Suffolk Roadside Nature Reserves project
Alongside grass-cutting contractors, parish councils and volunteers we are caring for our species-rich plant areas and plants of national or county importance.
The aim of the project is to conserve species-rich plant areas and plants of national or county importance.
All Roadside Nature Reserves (RNR) are marked with white posts and plates indicating the direction of the protected stretch of roadside verge. These ensure cutting takes place at the appropriate times.
View Suffolk's Roadside Nature Reserves map and click on the icons for a link to the fact sheet about each RNR:
- Red icons on the map mean the RNR is not safe to visit.
- Green icons on the map mean the RNR can be visited, but care should always be taken at these sites. If you are visiting by car you will need to find a safe place to park, away from the RNR.
- Blue icons on the map are newer and are yet to have a risk assessment.
Please note that some of these RNR sites are very dangerous, and are not safe to visit.
For more information, you can email firstname.lastname@example.org.
Become a voluntary warden
Many roadside nature reserves benefit from volunteers who help to look after them.
What does a warden do?
- Rakes and monitors the verge
- Has the opportunity to write an article for the RNR Newsletter
Who can get involved?
What do you need?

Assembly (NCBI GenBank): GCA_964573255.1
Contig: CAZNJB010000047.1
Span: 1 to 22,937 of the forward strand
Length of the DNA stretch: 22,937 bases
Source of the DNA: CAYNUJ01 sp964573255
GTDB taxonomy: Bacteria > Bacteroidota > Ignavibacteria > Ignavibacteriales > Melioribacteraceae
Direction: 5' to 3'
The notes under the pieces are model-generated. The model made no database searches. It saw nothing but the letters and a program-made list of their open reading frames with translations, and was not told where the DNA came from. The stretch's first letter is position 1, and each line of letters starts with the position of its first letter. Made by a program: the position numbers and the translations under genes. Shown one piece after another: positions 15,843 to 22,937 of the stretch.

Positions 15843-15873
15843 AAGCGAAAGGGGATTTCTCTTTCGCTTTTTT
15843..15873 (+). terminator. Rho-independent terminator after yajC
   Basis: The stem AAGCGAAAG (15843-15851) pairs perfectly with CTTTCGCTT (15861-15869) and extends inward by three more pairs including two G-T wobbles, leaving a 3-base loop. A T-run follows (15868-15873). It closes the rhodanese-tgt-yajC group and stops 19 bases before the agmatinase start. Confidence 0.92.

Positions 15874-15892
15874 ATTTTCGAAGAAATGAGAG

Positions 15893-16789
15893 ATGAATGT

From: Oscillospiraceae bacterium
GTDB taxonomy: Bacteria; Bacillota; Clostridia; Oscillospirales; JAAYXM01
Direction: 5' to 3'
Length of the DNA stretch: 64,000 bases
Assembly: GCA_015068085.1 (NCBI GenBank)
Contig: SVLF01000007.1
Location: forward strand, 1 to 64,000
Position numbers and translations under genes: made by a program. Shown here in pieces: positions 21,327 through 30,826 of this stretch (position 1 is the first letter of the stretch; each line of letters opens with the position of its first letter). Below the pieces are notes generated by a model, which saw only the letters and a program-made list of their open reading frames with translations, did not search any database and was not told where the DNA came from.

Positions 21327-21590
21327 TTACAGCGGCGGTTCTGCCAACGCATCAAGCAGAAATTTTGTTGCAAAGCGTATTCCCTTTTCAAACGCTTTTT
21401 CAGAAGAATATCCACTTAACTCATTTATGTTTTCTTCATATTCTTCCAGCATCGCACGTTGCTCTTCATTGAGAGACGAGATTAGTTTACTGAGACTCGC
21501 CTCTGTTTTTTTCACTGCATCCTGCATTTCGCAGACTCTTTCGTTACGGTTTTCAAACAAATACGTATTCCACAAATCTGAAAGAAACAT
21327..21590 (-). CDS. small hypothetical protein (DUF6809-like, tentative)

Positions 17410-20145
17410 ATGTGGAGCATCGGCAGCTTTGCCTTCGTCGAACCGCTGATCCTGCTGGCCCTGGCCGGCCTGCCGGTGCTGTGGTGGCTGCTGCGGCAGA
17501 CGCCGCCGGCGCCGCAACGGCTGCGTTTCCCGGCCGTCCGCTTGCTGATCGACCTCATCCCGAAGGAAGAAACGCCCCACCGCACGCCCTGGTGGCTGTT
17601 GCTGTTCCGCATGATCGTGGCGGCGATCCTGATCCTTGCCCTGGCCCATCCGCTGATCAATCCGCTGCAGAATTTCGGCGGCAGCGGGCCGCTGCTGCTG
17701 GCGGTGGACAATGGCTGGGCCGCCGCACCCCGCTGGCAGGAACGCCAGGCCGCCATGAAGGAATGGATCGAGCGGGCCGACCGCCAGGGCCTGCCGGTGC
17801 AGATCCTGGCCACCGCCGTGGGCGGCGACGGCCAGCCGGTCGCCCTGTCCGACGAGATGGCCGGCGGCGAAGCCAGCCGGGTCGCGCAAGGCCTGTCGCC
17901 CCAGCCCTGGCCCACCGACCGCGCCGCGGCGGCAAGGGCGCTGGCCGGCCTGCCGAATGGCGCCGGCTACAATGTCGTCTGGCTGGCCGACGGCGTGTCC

We provide you with everything you need:
- Hi Vis clothing and a rake
- Training on how to work safely on the highway
- Risk Assessments
- A list of the species you can hope to see on your verge
View our poster on how to become a voluntary warden if you are interested in becoming a roadside nature reserve volunteer.
Suffolk Biodiversity Information Service
Sharing information about Suffolk’s Wildlife, the Suffolk Biodiversity Information Service is the one-stop-shop for biological information in Suffolk.
Suffolk has a rich collection of expert and amateur naturalists who support the work of the Suffolk Biodiversity Information Service. They allow us to share an ever expanding database of over 4.3 million species records for conservation, research, education and general purposes.
- guidance on how to submit records or request a data search
- links to other recording groups operating in Suffolk
- a large selection of information relating to natural history in the county
County Wildlife Sites
Suffolk has over 900 County Wildlife Sites, amounting to 19,200 hectares and covering 5% of the county.
Find out more about county wildlife sites on the Suffolk Biodiversity Information Service website.
Suffolk Landscape Character Assessment
With illustrations and photographs, the Suffolk Landscape map-based website describes Suffolk’s landscapes and how they developed over time, including:
- landscapes of the county
- character and qualities make up the different landscapes of Suffolk, and how they have developed through time.
There's guidance on managing landscape change and lists of other landscape studies completed in Suffolk.